III. The United States brings up the rear in the regional sweepstakes, beset as it is by homegrown woes that result in an incoherent policy in East Asia. Not only does it carry the heaviest baggage, but it also has the most ambitious yet questionable vision of the Asia-Pacific. Despite styling himself as “America’s first Pacific President,” Barack Obama has repeatedly delayed trips to Indonesia—where ASEAN in headquartered—to handle domestic issues alike the passage of a health care bill.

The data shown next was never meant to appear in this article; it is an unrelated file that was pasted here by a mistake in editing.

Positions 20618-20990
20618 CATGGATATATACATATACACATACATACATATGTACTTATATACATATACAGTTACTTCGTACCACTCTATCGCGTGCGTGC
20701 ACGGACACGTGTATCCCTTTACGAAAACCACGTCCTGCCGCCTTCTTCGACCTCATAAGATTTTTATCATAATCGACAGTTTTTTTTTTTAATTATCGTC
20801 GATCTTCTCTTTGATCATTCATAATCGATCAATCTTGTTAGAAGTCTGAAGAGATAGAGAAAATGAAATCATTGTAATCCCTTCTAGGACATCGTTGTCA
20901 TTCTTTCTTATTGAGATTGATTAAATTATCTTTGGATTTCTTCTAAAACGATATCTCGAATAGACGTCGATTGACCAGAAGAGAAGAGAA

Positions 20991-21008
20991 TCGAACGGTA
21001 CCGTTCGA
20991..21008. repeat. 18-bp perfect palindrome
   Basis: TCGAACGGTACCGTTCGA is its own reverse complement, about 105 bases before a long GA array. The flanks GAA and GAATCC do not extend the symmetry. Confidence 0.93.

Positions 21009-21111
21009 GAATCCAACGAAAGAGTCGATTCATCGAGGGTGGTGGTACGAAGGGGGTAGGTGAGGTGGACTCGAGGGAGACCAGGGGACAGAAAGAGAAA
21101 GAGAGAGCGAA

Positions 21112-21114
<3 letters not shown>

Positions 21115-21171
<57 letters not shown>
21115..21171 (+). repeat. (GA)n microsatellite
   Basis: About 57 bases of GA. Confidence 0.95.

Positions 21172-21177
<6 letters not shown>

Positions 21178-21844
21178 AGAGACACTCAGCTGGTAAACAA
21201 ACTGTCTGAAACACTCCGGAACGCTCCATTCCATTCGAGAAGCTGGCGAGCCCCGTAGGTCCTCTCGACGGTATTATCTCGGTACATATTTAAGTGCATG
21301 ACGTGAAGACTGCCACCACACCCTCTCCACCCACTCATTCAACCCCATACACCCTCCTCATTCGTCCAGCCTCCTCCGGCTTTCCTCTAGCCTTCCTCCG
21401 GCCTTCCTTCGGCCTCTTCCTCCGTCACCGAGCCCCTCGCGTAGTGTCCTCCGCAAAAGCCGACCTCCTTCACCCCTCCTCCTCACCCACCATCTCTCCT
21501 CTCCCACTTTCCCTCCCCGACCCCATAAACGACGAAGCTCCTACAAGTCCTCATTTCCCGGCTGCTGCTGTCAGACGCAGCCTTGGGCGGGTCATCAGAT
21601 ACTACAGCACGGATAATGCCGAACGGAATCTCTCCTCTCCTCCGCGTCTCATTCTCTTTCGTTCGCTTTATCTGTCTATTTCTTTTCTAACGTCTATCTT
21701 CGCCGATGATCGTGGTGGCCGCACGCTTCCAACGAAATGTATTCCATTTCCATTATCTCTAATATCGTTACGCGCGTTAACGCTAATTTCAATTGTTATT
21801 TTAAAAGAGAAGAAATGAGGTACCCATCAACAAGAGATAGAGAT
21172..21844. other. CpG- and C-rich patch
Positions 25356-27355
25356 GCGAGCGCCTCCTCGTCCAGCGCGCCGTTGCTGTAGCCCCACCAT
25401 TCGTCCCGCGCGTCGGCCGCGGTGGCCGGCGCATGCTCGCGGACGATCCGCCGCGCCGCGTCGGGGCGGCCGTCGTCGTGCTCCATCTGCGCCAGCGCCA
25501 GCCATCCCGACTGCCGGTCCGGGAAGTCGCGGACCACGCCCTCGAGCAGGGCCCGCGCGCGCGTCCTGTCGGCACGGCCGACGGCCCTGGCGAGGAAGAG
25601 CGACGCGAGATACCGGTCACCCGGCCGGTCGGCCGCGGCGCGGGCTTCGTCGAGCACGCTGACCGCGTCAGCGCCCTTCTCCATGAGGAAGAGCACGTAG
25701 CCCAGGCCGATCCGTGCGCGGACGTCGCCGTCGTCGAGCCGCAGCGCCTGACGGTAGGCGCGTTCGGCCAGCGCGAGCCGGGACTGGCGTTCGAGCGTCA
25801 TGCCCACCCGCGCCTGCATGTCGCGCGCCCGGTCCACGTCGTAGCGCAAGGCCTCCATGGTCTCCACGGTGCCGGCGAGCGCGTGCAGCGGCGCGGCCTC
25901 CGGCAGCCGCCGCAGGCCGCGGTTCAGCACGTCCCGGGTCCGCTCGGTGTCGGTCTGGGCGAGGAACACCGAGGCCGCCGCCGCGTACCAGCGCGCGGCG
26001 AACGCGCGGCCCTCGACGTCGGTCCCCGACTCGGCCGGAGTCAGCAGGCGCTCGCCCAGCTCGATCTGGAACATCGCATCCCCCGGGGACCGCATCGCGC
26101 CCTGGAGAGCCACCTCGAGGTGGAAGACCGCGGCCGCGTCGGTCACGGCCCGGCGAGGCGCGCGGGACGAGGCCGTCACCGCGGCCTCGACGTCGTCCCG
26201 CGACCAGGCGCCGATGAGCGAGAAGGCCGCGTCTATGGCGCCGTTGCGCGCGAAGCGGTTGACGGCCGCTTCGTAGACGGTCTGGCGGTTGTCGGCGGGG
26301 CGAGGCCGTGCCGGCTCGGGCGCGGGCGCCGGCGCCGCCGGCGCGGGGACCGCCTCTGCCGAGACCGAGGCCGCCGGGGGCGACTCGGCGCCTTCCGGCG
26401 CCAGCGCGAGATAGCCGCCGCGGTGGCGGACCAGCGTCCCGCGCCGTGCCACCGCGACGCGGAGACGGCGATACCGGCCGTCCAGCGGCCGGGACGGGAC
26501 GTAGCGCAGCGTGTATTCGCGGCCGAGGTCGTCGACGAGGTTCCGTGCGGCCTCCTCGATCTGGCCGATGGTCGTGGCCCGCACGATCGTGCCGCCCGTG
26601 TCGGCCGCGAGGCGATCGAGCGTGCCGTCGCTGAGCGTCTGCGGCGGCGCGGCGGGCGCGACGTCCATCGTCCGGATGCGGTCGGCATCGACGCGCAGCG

Stirrings of American regional consciousness in Asia can be traced to then-Malaysian Prime Minister Mahathir’s proposal to form an “exclusively Asian” East Asian Economic Group (EAEG) in 1991 composed of today’s ASEAN+3. In his autobiography, then-US Secretary of State James Baker admits, “I took a moderate line on [Mahathir’s] idea in public...In private, I did my best to kill it.” Then, as now, US regional ambitions to combat exclusion have been channelled via the Asia-Pacific Economic Cooperation (APEC). Originally conceived as a consultative intergovernmental body, the US has since tried to reinvent APEC as a vehicle for trade liberalization. However, these attempts have repeatedly failed. From other APEC members’ initial reluctance to turn APEC into a preferential trade arrangement to shelved initiatives alike the Early Voluntary Sectoral Liberalization (EVSL) and the stillborn Free Trade Area of the Asia-Pacific (FTAAP), ill-fated US-led initiatives are thick on the ground.